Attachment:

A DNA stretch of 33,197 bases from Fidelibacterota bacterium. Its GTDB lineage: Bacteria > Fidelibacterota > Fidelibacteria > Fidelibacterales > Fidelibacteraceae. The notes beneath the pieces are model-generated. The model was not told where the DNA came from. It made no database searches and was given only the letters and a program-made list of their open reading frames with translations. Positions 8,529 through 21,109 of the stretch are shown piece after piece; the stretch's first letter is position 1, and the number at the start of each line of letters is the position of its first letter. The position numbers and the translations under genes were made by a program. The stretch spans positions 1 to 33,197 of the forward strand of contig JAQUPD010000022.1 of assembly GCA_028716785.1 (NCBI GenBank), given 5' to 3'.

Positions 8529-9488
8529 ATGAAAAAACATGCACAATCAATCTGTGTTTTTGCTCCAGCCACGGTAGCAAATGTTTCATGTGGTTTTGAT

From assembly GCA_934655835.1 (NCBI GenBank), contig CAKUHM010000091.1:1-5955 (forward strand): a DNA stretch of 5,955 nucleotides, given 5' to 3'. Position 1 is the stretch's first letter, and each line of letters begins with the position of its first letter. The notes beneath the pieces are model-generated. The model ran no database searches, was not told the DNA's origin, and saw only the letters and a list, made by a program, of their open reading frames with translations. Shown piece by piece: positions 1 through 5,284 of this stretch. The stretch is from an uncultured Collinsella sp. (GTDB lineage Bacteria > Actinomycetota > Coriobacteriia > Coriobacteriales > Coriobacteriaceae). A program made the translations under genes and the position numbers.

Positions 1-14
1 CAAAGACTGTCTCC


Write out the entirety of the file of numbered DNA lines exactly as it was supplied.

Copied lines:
A DNA stretch of 33,197 bases from Fidelibacterota bacterium. Its GTDB lineage: Bacteria > Fidelibacterota > Fidelibacteria > Fidelibacterales > Fidelibacteraceae. The notes beneath the pieces are model-generated. The model was not told where the DNA came from. It made no database searches and was given only the letters and a program-made list of their open reading frames with translations. Positions 8,529 through 21,109 of the stretch are shown piece after piece; the stretch's first letter is position 1, and the number at the start of each line of letters is the position of its first letter. The position numbers and the translations under genes were made by a program. The stretch spans positions 1 to 33,197 of the forward strand of contig JAQUPD010000022.1 of assembly GCA_028716785.1 (NCBI GenBank), given 5' to 3'.

Positions 8529-9488
8529 ATGAAAAAACATGCACAATCAATCTGTGTTTTTGCTCCAGCCACGGTAGCAAATGTTTCATGTGGTTTTGAT

From assembly GCA_934655835.1 (NCBI GenBank), contig CAKUHM010000091.1:1-5955 (forward strand): a DNA stretch of 5,955 nucleotides, given 5' to 3'. Position 1 is the stretch's first letter, and each line of letters begins with the position of its first letter. The notes beneath the pieces are model-generated. The model ran no database searches, was not told the DNA's origin, and saw only the letters and a list, made by a program, of their open reading frames with translations. Shown piece by piece: positions 1 through 5,284 of this stretch. The stretch is from an uncultured Collinsella sp. (GTDB lineage Bacteria > Actinomycetota > Coriobacteriia > Coriobacteriales > Coriobacteriaceae). A program made the translations under genes and the position numbers.

Positions 1-14
1 CAAAGACTGTCTCC